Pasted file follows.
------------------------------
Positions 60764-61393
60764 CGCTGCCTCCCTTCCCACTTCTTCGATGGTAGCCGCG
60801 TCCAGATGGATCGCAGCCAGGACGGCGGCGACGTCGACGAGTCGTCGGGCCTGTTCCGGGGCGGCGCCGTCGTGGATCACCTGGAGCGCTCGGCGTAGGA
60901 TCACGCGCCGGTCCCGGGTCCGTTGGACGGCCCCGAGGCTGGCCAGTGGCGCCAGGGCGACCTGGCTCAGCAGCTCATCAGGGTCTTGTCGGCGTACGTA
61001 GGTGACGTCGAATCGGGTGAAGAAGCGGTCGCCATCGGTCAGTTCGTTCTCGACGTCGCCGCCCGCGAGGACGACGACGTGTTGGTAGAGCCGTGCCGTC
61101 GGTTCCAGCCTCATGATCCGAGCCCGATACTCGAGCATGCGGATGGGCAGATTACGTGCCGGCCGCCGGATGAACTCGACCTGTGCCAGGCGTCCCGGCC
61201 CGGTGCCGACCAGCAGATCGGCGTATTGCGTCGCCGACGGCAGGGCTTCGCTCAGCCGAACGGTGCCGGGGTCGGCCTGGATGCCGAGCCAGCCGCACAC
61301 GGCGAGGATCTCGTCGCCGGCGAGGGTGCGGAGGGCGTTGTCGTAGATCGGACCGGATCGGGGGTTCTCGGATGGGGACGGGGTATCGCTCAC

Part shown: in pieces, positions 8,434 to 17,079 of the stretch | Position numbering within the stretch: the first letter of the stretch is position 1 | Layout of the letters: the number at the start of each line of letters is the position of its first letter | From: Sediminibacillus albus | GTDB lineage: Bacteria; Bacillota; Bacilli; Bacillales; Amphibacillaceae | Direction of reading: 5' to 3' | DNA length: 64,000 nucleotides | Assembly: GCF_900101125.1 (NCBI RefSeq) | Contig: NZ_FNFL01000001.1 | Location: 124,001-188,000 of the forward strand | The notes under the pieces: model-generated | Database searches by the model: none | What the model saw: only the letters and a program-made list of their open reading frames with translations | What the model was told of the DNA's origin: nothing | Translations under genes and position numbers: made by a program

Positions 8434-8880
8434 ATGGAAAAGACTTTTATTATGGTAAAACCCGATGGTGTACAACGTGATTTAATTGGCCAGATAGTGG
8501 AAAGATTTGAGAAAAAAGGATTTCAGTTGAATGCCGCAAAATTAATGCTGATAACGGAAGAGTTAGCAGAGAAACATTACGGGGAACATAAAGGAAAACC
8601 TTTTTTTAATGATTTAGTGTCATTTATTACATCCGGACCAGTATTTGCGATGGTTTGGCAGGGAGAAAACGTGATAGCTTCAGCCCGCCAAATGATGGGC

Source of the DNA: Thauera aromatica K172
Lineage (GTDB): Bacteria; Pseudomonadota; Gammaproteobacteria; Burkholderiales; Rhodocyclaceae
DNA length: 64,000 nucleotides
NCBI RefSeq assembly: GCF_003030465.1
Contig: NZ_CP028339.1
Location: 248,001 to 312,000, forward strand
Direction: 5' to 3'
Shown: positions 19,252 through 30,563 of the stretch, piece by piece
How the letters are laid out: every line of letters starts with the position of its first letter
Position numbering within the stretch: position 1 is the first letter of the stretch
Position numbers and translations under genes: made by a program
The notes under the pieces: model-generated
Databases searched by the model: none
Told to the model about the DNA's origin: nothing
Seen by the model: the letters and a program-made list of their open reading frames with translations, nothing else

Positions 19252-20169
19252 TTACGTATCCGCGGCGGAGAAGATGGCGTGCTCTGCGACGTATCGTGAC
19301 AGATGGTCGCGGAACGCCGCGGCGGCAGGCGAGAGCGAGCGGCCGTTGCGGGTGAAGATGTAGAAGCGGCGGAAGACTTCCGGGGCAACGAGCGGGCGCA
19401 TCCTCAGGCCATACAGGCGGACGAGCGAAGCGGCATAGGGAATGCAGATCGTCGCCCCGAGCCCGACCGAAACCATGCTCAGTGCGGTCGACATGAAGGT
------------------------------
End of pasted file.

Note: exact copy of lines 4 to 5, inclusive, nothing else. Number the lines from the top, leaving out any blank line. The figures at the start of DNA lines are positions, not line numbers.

60901 TCACGCGCCGGTCCCGGGTCCGTTGGACGGCCCCGAGGCTGGCCAGTGGCGCCAGGGCGACCTGGCTCAGCAGCTCATCAGGGTCTTGTCGGCGTACGTA
61001 GGTGACGTCGAATCGGGTGAAGAAGCGGTCGCCATCGGTCAGTTCGTTCTCGACGTCGCCGCCCGCGAGGACGACGACGTGTTGGTAGAGCCGTGCCGTC